How will this failure to diagnose a possible pituitary problem affect this quarterback? For now, his injury will be contributed to the head injury itself and the doctors will anticipate that he will either get better or he won’t. If he does not return to his premorbid state, will he get the care that would return him to his previous level of functionality. We think not. Why, because too few doctors are educated about the problems of head injury and subsequent pituitary dysfunction or failure.

Fall is right around the corner and this means football games for all ages, from grade school up to professional players. Unfortunately with the fun comes injuries and some of those injuries can be very serious, even deadly. One of the injuries that may not appear to be obvious to coaches, trainers or even the doctors is an injury to the pituitary. Pituitary failure or dysfunction can occur with even mild trauma to the head.

Unless the medical team treating the injured player is suspicious of pituitary dysfunction, the injury will go undiagnosed only to cause problems for the player in the future. Rarely does the medical team include an endocrinologist. And even if the team did include an endocrinologist, few endocrinologists are educated about the relationship between head injury and pituitary failure or dysfunction. One of the major reasons the International Hormone Society was created, to educate doctors about the problems associated with head injury and pituitary injury and other frequently undiagnosed and untreated hormone related conditions.
Current research suggests that any injury to the pituitary that results in sustained hypoxia (hypovolemia) may result in pituitary damage. One of the first pituitary cells damaged are the somatotrophs (growth hormone secreting cells). The second pituitary cells, it is believed, to be damaged are the gonadotrophs (follicle stimulating and lutenizing hormone producing cells). It is unclear when the thyroid secreting hormone cells are damaged but it is known that the adrenocorticotropin cells (ACTH cells) are likely the last cells to be damaged.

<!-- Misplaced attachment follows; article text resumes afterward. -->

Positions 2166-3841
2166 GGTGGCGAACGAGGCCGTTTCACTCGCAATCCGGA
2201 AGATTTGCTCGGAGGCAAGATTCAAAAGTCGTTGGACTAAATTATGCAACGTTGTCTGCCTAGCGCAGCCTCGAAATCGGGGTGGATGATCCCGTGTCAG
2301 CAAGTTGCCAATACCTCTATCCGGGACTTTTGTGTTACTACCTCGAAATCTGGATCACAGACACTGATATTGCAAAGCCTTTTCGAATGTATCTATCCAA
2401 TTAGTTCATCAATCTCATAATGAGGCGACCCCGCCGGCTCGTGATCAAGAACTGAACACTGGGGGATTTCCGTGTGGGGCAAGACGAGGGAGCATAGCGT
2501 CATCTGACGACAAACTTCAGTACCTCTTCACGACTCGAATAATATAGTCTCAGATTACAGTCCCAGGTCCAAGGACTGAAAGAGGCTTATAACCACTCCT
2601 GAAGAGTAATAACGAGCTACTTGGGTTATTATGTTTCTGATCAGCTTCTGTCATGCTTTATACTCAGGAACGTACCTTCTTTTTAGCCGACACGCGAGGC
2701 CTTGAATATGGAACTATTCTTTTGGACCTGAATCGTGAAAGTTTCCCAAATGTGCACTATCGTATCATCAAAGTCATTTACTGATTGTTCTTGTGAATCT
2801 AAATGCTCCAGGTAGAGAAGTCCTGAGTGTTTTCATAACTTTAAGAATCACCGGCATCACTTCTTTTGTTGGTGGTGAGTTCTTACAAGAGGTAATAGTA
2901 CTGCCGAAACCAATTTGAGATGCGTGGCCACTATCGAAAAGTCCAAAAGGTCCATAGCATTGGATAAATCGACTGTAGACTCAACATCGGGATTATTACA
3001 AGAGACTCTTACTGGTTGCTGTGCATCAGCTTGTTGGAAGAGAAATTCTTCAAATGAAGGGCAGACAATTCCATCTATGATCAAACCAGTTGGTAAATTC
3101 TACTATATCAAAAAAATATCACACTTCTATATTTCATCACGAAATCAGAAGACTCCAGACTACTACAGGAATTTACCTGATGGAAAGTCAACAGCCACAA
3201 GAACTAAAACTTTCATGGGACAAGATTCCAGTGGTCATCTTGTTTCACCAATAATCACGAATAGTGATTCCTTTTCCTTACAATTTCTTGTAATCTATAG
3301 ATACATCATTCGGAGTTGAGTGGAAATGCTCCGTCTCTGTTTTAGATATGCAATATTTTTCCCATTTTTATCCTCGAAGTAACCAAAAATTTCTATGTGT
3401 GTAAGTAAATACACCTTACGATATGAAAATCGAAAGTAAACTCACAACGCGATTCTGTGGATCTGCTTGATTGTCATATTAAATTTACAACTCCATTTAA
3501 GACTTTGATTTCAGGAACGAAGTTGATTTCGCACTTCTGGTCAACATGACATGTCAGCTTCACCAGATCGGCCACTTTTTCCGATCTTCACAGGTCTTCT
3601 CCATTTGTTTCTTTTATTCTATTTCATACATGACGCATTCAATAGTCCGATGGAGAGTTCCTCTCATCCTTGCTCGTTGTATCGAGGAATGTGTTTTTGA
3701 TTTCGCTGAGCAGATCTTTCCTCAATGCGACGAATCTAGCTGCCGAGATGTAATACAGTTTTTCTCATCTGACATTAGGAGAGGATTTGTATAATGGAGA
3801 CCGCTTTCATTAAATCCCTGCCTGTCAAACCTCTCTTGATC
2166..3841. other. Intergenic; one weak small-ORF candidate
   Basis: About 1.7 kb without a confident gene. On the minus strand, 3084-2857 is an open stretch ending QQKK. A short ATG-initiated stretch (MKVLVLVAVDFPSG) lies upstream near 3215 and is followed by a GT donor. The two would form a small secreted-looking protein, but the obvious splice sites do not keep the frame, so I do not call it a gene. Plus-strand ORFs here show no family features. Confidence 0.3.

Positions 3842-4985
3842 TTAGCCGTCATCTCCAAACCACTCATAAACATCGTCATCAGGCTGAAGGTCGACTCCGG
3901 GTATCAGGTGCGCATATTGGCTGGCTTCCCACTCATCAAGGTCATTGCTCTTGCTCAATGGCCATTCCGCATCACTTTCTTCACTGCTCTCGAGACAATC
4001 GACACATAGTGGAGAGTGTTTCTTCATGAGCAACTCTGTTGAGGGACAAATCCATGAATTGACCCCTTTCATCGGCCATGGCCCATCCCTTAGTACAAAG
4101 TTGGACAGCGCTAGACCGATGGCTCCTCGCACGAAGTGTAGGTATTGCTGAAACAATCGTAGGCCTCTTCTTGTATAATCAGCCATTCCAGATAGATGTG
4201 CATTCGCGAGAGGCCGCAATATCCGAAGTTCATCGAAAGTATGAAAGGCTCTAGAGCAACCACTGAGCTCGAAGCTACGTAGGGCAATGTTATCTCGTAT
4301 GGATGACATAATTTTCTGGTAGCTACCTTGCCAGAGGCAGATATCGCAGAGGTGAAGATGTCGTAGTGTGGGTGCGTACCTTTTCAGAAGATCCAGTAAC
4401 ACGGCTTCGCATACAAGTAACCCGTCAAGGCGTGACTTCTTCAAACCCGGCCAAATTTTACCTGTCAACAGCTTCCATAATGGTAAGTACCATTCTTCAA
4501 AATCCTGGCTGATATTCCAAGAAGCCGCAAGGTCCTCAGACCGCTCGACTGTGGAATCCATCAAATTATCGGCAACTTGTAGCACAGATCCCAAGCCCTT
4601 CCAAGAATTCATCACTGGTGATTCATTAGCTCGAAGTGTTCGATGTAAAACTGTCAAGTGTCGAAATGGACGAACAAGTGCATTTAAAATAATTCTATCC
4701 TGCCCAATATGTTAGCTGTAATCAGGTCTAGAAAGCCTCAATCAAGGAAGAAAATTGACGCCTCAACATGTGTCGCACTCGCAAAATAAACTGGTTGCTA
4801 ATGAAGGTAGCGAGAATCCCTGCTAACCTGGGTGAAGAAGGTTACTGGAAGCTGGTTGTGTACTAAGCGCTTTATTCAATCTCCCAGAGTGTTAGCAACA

It is known that 40% of the pituitary cells are somatotrophs, or growth hormone secreting cells. Many of these cells can be damaged and life will continue. The problem is that health will not continue. So, one of the first hormones that should be suspected to become deficient in a head injury is growth hormone. The screening test for growth hormone is the growth factor that is produced in the liver, insulin like growth factor one (IGF-1) as this is the form that persists in the body throughout the entire day.
Some studies of head injury suggest that prolactin may initially become elevated in head injury and then decline as the pituitary function declines. Prolactin would be a sensible baseline hormone to test in head injured patients.

It is logical that any insult to the head or the body would result in an elevated cortisol level (the stress response). The problem arises if the cortisol level is very high and is sustained for a prolonged period of time. In post traumatic stress disorder (PTSD), studies are revealing that a flood of cortisol may cause damage to cells in the hypothalamus, thus creating pituitary damage. A baseline cortisol level with and ACTH level would be helpful to predict whether the head injured patient may develop pituitary damage.

Thyroid stimulating hormone (TSH) is believed to be the main hormone that is be followed regarding thyroid disease. The problem with pituitary damage, the TSH may not elevate in the presence of thyroid disease or the TSH may not be produced and thus thyroid hormone is not released. It is imperative that a TSH, FREE T4 and FREE T3 be part of the labs drawn on the patient presenting with head injury.

If pituitary damage goes undiagnosed in a patient, the result will be impairment of quality of life and most likely a shortened life span. Quality of life is a difficult thing to measure but tools have now been developed to establish if a patient is suffering from impaired quality of life. One such tool measures specifically whether a patient has an impaired quality of life due to growth hormone deficiency. This tool is titled “Qualify of Life Assessment of Growth Hormone Deficient Adults”. This tool also should become part of the assessment of a patient suffering from a head injury.

A shortened life span can be the result of a pituitary deficient patient.